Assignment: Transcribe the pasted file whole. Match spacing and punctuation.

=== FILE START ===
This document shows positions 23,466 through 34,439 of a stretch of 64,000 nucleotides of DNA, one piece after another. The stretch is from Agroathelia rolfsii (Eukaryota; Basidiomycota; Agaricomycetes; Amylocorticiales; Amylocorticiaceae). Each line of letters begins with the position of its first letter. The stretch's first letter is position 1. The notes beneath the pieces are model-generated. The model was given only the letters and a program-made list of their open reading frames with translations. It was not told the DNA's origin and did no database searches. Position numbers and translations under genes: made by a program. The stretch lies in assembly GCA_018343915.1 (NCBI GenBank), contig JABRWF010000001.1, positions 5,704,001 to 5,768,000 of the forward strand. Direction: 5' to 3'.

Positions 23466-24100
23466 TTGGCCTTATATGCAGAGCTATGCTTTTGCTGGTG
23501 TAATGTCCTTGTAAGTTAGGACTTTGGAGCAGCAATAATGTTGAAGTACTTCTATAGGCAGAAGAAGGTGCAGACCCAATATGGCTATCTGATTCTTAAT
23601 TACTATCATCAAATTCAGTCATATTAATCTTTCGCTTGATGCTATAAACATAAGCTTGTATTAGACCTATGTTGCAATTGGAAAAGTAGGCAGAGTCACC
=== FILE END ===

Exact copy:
This document shows positions 23,466 through 34,439 of a stretch of 64,000 nucleotides of DNA, one piece after another. The stretch is from Agroathelia rolfsii (Eukaryota; Basidiomycota; Agaricomycetes; Amylocorticiales; Amylocorticiaceae). Each line of letters begins with the position of its first letter. The stretch's first letter is position 1. The notes beneath the pieces are model-generated. The model was given only the letters and a program-made list of their open reading frames with translations. It was not told the DNA's origin and did no database searches. Position numbers and translations under genes: made by a program. The stretch lies in assembly GCA_018343915.1 (NCBI GenBank), contig JABRWF010000001.1, positions 5,704,001 to 5,768,000 of the forward strand. Direction: 5' to 3'.

Positions 23466-24100
23466 TTGGCCTTATATGCAGAGCTATGCTTTTGCTGGTG
23501 TAATGTCCTTGTAAGTTAGGACTTTGGAGCAGCAATAATGTTGAAGTACTTCTATAGGCAGAAGAAGGTGCAGACCCAATATGGCTATCTGATTCTTAAT
23601 TACTATCATCAAATTCAGTCATATTAATCTTTCGCTTGATGCTATAAACATAAGCTTGTATTAGACCTATGTTGCAATTGGAAAAGTAGGCAGAGTCACC